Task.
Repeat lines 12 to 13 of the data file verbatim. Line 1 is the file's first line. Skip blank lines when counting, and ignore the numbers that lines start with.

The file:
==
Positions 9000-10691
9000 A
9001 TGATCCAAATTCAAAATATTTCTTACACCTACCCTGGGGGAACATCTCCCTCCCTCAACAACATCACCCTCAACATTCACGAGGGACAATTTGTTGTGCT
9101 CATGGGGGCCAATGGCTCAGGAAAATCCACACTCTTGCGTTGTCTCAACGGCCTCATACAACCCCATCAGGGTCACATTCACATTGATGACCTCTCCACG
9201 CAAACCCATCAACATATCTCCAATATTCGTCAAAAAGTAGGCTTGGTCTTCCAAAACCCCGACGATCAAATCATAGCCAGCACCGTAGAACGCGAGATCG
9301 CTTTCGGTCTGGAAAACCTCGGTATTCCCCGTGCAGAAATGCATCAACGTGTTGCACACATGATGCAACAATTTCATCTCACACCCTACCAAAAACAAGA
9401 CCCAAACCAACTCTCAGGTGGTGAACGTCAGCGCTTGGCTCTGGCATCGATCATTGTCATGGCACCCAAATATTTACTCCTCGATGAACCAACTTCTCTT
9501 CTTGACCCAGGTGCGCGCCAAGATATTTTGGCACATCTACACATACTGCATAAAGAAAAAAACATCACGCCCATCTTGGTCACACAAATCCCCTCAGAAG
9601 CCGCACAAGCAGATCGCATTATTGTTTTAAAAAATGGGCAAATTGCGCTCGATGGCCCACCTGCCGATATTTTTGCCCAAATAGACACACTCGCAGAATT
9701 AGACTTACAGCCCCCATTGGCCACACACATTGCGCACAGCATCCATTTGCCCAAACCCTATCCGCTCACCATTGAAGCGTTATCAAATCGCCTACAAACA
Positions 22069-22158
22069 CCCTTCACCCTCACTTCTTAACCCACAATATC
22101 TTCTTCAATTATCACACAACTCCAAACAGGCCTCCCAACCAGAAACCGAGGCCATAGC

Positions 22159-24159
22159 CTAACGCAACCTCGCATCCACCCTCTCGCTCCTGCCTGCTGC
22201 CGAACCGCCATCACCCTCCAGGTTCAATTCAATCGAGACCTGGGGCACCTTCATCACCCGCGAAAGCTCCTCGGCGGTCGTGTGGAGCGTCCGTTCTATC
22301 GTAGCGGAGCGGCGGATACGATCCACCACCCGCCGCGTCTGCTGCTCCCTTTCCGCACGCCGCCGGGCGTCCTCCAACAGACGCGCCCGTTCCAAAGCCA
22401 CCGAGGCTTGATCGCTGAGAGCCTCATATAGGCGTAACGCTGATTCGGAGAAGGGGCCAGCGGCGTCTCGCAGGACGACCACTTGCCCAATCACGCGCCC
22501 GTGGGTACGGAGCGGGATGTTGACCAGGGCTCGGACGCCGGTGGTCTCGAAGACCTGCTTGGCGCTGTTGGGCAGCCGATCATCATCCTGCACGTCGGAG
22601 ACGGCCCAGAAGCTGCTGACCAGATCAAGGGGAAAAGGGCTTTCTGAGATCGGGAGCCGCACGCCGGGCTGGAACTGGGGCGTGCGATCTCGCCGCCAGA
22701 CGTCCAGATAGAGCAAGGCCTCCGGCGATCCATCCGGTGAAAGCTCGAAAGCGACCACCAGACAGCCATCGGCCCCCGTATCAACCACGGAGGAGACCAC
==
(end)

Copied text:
22069 CCCTTCACCCTCACTTCTTAACCCACAATATC
22101 TTCTTCAATTATCACACAACTCCAAACAGGCCTCCCAACCAGAAACCGAGGCCATAGC